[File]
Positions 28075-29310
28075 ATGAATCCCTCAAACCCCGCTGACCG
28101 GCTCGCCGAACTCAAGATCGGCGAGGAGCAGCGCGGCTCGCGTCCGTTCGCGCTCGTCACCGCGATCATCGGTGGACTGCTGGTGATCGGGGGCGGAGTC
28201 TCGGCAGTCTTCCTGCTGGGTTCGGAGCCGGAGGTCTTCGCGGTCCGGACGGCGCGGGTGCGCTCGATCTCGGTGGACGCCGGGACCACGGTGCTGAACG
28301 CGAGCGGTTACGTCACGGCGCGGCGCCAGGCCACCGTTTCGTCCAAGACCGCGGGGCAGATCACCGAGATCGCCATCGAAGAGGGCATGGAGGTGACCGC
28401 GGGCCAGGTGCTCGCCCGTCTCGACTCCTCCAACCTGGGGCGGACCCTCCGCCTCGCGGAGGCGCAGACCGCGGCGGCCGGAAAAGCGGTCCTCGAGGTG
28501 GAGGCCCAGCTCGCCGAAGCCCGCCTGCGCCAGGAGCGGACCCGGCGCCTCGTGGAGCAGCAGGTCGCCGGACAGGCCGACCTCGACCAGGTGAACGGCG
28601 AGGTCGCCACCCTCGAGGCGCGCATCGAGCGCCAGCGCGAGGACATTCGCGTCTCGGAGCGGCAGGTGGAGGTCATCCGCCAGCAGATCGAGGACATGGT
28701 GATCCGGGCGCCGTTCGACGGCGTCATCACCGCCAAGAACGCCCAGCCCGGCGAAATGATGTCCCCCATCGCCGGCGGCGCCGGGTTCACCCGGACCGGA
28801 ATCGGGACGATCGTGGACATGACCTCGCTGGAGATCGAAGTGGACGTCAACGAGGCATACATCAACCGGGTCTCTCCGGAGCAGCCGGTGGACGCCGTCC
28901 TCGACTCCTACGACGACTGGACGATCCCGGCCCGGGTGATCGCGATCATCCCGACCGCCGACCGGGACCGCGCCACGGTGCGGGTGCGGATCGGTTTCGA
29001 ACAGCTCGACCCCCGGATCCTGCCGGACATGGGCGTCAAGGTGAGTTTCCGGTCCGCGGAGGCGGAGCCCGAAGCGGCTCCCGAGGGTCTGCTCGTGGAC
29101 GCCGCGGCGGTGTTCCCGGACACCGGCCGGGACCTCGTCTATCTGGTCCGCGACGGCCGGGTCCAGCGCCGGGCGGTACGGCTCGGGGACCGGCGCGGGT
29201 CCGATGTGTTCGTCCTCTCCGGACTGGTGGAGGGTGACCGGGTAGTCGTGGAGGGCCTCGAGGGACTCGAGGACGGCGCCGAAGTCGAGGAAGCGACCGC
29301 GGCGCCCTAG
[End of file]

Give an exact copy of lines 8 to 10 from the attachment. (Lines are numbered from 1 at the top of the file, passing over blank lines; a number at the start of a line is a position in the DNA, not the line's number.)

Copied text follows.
28601 AGGTCGCCACCCTCGAGGCGCGCATCGAGCGCCAGCGCGAGGACATTCGCGTCTCGGAGCGGCAGGTGGAGGTCATCCGCCAGCAGATCGAGGACATGGT
28701 GATCCGGGCGCCGTTCGACGGCGTCATCACCGCCAAGAACGCCCAGCCCGGCGAAATGATGTCCCCCATCGCCGGCGGCGCCGGGTTCACCCGGACCGGA
28801 ATCGGGACGATCGTGGACATGACCTCGCTGGAGATCGAAGTGGACGTCAACGAGGCATACATCAACCGGGTCTCTCCGGAGCAGCCGGTGGACGCCGTCC